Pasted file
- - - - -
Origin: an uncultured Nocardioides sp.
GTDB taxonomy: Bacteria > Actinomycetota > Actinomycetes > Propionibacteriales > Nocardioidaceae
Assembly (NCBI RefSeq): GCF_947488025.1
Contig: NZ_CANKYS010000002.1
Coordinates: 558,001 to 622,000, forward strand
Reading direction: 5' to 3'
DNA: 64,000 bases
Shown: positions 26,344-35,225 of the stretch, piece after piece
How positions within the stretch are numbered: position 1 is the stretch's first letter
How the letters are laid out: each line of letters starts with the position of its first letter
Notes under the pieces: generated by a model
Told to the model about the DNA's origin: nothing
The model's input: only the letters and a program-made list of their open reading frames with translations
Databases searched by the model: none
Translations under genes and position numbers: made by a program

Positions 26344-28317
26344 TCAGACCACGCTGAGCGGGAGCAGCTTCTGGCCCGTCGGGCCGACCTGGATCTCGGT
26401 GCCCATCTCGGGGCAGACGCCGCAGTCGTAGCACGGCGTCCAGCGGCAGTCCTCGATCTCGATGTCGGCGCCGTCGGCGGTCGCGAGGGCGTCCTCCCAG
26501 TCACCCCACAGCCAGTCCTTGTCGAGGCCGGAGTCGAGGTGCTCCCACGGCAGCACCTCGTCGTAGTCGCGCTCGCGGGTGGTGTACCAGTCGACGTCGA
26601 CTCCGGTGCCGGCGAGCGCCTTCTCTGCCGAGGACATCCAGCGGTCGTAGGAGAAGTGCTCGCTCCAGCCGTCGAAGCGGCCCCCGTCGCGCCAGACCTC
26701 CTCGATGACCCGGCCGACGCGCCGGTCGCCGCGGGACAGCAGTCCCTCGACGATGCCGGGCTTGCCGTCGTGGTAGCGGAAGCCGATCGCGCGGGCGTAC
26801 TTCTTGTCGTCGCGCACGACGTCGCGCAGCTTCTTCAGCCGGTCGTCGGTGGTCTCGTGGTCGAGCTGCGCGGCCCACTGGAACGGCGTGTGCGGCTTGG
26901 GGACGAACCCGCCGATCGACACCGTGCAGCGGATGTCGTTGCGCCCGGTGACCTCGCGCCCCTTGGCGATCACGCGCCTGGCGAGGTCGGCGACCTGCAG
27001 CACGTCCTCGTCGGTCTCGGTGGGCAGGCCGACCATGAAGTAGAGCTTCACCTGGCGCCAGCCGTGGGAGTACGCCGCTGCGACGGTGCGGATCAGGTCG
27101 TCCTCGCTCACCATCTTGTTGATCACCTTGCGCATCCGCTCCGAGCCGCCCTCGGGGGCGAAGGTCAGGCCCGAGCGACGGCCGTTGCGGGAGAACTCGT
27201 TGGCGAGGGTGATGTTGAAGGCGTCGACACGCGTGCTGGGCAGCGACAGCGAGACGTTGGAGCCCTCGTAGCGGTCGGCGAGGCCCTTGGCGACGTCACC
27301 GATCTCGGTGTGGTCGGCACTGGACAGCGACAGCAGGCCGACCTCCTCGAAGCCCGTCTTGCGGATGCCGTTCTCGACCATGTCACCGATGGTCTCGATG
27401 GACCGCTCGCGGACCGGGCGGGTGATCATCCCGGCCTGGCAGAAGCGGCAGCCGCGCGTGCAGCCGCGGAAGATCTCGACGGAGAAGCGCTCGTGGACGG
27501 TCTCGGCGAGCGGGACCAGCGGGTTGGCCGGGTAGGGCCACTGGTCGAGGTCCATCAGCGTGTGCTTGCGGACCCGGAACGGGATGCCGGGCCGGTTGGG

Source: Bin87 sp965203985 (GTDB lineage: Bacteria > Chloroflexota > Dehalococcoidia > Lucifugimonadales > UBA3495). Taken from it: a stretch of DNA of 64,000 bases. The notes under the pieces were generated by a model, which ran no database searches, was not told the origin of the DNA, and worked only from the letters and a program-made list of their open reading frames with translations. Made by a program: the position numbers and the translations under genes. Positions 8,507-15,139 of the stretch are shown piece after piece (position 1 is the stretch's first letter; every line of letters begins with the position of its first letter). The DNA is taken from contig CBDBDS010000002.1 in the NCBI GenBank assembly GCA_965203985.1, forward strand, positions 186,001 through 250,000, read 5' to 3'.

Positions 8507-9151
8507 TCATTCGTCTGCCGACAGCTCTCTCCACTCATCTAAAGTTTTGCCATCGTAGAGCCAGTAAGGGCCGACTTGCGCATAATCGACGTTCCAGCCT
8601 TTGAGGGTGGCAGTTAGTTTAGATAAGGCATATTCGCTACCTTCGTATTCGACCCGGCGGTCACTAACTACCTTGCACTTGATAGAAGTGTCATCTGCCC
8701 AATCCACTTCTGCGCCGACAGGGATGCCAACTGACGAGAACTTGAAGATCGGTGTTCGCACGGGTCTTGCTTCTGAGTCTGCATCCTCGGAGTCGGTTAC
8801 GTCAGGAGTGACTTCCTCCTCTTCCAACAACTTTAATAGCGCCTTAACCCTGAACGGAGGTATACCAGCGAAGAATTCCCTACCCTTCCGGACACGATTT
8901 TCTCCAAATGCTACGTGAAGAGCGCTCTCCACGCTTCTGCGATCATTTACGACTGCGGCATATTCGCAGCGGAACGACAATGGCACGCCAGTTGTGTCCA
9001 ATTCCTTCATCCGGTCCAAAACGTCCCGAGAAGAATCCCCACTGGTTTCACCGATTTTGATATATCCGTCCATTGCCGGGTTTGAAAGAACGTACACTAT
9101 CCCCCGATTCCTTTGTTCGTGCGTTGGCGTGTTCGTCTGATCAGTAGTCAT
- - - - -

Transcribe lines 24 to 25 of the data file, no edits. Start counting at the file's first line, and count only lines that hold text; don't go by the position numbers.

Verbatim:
27001 CACGTCCTCGTCGGTCTCGGTGGGCAGGCCGACCATGAAGTAGAGCTTCACCTGGCGCCAGCCGTGGGAGTACGCCGCTGCGACGGTGCGGATCAGGTCG
27101 TCCTCGCTCACCATCTTGTTGATCACCTTGCGCATCCGCTCCGAGCCGCCCTCGGGGGCGAAGGTCAGGCCCGAGCGACGGCCGTTGCGGGAGAACTCGT